Americans could extend their lives with just a handful of healthy living habits, a large new study suggests.
At the moment, the typical 50-year-old American can live another 30 to 33 years to become government statistics. But based on the new study, those who maintain five lifestyles could contribute about ten years to that life expectancy.
The key factors include the usual suspects:; ; ; ; and only in moderation.
But researchers said the new findings put these lifestyle choices in a different perspective.
"Our findings have significant implications for public health because they demonstrate the great potential ofand lifestyle changes in improving ," Dr. Frank Hu. He is a nutritionist at the Harvard School of Public Health.
Dr. Suzanne Steinbaum, a spokeswoman for the American Heart Association, agreed
"These five things can enable each of us to make a big difference," she said.
The habits are also realistic, remarked Steinbaum. For example̵
"That's not a crazy amount of movement," Steinbaum said. "It's not necessary that you join a gym."
Unfortunately, few Americans stick to this magical Five. According to the Hus team, only eight percent of adults in the US have achieved all five goals in recent years.
The US is also lagging behind in terms ofalmost all other wealthy nations the world for life expectancy at birth in 2015, according to the World Health Organization
The new findings come from two studies that over 123,000 US health professionals since the 1980s followed. Over the years, participants gave detailed information about their diet, exercise habits and other lifestyle factors.
By 2014, just over 42,000 participants had died. The Harvard team investigated how the five lifestyle factors contribute to people's longevity. They also used government health data to estimate the impact of these factors on the life expectancy of the US population.
On average, researchers found that the five healthy habits were 74 percent less likely to die during the study. versus those who did not retain any of these habits.
Those who followed all five good habits were also 82 percent less likely to die from heart disease or stroke, and 65 percent less likely to die from cancer, which showed results.  "Regular" exercise means moderate or vigorous activity for at least 30 minutes per day. Moderate drinking meant no more than one alcoholic drink per day for women, and no more than two per day for men.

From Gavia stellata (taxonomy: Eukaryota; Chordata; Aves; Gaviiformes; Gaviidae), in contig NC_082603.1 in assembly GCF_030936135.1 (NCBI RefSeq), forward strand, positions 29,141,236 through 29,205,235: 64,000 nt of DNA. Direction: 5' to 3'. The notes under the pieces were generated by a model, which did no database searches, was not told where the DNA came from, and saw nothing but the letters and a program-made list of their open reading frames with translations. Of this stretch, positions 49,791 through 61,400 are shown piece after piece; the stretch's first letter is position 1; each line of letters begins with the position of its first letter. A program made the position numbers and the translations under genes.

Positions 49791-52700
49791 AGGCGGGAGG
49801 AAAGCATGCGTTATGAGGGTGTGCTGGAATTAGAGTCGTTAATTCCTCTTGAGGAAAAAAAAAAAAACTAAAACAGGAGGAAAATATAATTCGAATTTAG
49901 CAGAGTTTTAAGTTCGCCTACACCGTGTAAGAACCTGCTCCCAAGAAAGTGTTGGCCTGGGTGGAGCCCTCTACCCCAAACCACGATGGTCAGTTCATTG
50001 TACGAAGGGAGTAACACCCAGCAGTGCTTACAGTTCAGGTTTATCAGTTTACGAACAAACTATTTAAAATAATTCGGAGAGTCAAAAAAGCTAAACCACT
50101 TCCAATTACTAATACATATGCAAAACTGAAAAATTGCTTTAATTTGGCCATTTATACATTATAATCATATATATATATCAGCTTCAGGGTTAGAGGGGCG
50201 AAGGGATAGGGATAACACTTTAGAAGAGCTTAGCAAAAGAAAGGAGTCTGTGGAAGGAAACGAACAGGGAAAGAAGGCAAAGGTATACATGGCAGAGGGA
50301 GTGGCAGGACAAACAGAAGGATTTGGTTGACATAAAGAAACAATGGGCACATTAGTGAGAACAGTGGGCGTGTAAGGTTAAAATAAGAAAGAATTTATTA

Meanwhile, people were considered as a "healthy" diet if they scored in the top 40 percent on a standard
Hu said he could not give a precise description of what these healthy diets looked like.
But, he said, the scoring system gives people points for eating vegetables, fruits, whole grains, beans, fish, and poultry, as well as "good" fats from sources like olive oil and nuts. They are also rewarded for minimizing added sugar, red meat and sodium.
The researchers estimated that women over the age of fifty who have retained these five healthy habits can count on another 43 years. Her male counterparts can expect to live for about 38 more years.
The outlook was different for women and men who had not achieved any of these lifestyle goals. You could expect to live another 29 or 25.5 years.
All this shows how much "personal power" people have, Steinbaum said.
At the same time, she said, not all Americans have the same opportunities to worry about. If you can not afford healthy food or have a safe place to work, these "simple" lifestyle measures are not easy.
"This is also a public policy issue," Steinbaum said. "How can we make healthy food more accessible? How can we ensure that people have places where they can be physically active?"
The study can not answer the question of whether a 50-year-old who changes her lifestyle can take years of life expectancy. The study participants were initially between 30 and 75 years old, and Hu said his team had assumed that their reported habits remained constant into adulthood.
But Hu said earlier studies have shown that people can reduce their disease risks by adopting healthy habits at all times.
The results were published online April 30 in the journal Circulation .